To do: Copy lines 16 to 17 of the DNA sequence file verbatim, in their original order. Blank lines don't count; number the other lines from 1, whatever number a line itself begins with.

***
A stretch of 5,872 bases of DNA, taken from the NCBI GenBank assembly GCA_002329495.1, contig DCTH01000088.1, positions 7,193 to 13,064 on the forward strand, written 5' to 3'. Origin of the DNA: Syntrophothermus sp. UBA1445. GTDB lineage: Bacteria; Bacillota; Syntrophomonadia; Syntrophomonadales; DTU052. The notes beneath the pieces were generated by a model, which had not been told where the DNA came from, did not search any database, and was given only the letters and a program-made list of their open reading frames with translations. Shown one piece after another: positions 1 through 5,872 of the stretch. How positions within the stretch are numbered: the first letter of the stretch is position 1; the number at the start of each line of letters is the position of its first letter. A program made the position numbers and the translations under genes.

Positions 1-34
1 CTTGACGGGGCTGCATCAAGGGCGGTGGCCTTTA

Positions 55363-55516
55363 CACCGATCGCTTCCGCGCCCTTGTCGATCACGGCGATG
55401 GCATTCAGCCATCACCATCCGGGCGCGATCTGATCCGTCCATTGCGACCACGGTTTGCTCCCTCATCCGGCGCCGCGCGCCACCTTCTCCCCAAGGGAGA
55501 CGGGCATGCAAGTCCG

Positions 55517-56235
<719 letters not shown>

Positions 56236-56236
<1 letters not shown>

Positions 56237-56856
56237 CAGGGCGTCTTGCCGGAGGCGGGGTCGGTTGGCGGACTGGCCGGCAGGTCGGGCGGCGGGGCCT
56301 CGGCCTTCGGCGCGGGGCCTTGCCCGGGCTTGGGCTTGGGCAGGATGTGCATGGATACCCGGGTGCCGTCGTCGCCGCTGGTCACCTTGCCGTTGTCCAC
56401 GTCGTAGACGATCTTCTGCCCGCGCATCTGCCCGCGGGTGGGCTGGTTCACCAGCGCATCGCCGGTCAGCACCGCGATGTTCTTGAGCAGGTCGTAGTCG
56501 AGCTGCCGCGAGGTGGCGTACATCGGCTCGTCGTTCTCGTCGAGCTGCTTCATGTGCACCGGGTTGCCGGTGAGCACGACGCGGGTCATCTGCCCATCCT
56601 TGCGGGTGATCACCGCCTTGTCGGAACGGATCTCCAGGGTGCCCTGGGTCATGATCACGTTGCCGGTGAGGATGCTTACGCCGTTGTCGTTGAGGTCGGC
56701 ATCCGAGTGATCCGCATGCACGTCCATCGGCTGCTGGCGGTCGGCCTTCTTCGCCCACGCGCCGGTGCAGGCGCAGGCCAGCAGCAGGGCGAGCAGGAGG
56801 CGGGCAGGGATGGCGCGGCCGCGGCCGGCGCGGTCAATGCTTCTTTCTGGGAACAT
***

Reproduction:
56501 AGCTGCCGCGAGGTGGCGTACATCGGCTCGTCGTTCTCGTCGAGCTGCTTCATGTGCACCGGGTTGCCGGTGAGCACGACGCGGGTCATCTGCCCATCCT
56601 TGCGGGTGATCACCGCCTTGTCGGAACGGATCTCCAGGGTGCCCTGGGTCATGATCACGTTGCCGGTGAGGATGCTTACGCCGTTGTCGTTGAGGTCGGC